For the celebrated Borromeo String Quartet, the future is now.
It all started when quartet violinist Nicholas Kitchen was looking at Mendelssohn's manuscript of his string octet in the Library of Congress' treasure vault. Kitchen is a frequent visitor there because he plays on a violin on loan from the library's collection, and the octet was a piece the Borromeo wanted to play on its concert Sunday as part of the Renaissance Musical Arts series.
The quartet, named for Italy's Borromeo Islands, where the group first performed, includes founders Kitchen and cellist Yeesun Kim, violinist Kristopher Tong (2006) and violist Mai Motobuchi (2000).
"I realized the manuscript was not the same. One hundred bars were changed by Mendelssohn before it was published," Kitchen said last month from Colorado, where the quartet was on tour. "He'd written it in 1825 at 16 and presented it at his teacher's birthday party. It was well-known right away. But seven years later, he went to [music publishing house] Breitkopf & Hartel and revised it."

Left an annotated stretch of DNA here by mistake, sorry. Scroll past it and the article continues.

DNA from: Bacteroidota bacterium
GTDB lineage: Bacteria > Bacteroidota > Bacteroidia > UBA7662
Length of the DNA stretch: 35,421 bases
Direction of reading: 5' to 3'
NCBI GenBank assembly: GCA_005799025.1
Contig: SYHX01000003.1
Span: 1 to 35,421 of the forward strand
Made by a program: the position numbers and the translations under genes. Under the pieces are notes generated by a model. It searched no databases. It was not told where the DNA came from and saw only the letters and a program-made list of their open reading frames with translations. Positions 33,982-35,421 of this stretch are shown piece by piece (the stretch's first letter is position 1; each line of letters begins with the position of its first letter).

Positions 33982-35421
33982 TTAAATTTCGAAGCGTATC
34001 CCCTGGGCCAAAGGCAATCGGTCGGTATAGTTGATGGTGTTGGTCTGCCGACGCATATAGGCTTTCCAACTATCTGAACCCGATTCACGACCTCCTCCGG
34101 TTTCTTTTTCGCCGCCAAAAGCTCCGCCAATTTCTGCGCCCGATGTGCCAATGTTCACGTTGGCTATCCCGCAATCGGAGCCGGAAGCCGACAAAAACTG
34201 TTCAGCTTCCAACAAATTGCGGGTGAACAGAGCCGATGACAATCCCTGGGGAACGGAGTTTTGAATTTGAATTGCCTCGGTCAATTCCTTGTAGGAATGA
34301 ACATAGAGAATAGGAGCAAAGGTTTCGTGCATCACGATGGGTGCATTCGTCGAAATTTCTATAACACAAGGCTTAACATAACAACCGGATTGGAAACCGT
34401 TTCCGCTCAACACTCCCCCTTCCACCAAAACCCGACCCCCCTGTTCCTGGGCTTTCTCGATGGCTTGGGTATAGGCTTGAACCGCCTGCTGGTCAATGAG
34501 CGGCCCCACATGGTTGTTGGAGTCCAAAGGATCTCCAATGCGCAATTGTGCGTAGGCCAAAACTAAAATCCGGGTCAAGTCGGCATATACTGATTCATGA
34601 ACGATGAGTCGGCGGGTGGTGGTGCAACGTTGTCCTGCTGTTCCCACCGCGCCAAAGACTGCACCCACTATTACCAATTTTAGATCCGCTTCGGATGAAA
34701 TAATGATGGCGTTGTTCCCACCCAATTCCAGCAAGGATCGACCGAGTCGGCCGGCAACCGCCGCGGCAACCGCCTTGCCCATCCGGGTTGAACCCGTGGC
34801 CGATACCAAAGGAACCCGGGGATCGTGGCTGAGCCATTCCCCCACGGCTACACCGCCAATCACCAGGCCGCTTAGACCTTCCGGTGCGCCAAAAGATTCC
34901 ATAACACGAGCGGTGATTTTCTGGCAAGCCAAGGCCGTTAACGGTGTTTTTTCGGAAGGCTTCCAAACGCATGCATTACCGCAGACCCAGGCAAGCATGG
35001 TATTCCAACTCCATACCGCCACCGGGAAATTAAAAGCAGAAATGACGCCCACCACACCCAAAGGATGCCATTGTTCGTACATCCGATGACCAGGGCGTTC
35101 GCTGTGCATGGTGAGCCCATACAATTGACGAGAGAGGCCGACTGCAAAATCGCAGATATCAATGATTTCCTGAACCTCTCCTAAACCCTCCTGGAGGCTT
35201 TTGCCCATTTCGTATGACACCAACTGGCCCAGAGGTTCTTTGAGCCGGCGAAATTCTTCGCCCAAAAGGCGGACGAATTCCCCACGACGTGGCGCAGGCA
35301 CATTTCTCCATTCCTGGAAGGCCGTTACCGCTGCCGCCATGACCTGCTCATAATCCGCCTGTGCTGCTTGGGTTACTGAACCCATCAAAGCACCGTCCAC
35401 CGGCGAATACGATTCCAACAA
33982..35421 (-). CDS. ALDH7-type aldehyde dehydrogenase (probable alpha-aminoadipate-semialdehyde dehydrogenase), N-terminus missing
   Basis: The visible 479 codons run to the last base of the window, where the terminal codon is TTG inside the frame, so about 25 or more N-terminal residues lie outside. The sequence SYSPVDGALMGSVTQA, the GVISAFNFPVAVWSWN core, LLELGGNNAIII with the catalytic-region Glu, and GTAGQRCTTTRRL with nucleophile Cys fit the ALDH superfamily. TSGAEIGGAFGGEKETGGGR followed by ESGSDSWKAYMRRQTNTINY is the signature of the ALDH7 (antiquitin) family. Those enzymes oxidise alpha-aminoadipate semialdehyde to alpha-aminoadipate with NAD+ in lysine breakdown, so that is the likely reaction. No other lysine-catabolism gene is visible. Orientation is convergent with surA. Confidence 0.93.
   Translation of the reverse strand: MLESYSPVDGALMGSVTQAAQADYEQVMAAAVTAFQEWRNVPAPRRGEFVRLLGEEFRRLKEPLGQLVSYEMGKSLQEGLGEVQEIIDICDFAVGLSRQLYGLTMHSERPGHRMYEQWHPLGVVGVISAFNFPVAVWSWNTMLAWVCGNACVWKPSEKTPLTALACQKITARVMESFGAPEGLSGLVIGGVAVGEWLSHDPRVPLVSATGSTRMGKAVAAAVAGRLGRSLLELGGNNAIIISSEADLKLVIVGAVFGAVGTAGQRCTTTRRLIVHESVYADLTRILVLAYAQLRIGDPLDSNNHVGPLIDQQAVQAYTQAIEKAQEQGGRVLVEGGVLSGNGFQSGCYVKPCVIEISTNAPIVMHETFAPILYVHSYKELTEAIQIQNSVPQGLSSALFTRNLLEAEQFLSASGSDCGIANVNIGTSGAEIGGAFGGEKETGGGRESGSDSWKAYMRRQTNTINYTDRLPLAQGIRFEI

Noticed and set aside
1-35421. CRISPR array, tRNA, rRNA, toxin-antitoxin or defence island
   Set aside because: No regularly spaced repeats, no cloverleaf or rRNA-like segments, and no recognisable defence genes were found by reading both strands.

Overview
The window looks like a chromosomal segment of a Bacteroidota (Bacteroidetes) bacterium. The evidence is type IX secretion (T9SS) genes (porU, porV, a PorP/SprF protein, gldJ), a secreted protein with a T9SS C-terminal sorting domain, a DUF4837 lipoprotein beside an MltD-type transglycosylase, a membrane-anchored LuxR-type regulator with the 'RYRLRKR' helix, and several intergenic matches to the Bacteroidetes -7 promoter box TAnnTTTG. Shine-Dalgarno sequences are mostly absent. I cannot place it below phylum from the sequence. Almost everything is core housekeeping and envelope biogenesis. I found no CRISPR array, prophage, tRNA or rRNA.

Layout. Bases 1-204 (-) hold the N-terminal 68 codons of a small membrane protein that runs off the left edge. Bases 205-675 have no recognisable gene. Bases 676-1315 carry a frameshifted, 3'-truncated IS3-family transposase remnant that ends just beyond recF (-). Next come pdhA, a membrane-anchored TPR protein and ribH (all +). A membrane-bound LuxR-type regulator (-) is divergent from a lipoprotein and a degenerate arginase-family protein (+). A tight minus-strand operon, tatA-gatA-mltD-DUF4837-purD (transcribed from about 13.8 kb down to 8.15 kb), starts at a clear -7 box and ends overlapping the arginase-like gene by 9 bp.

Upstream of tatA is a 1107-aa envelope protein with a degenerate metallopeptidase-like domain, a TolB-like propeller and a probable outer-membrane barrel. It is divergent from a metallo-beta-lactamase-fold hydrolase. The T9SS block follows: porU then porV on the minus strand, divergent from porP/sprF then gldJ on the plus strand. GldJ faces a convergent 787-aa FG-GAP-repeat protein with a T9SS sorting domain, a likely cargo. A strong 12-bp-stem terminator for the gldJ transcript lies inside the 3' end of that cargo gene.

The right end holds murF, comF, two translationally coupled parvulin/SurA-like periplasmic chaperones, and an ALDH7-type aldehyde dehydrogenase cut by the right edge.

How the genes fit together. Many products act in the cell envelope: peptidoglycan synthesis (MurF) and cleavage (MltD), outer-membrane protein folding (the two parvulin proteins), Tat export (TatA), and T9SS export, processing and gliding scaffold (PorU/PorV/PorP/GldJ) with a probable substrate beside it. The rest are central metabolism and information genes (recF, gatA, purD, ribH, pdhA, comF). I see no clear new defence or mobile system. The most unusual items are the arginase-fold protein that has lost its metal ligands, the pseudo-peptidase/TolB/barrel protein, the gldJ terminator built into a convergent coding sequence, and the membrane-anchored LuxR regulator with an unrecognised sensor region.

Because there were no parts for the original version, Kitchen received permission to make the parts, but that would take time.
Then he thought about using computers, he said.
"We were inspired by Chris O'Riley," Kitchen said.
As audience members noted when pianist O'Riley recently performed at The Egg, he read his charts from a laptop propped up where the piano's music stand usually is. To turn the pages, O'Riley hit a foot pedal that was hooked up to the computer's USB port.
Because the Mendelssohn manuscript is on a PDF file, it can be downloaded onto any computer. Even better, through the use of the Acrobat Professional program, musicians can make markings on the music and even change the zoom feature. The Borromeo decided to give it a try. Each read off a computer that sat on a specially made stand. Instead of reading each individual part, the musicians read the actual score, page by page, written in Mendelssohn's own hand.
"It was a revelation for us in terms of rehearsal," Kitchen said, adding that Mendelssohn wrote with a beautiful penmanship and made few mistakes.
Since then, the Borromeo only works off computers. During performances, a power cord is hidden under "a very pretty blanket" obtained when the quartet played for the King of Thailand, he said.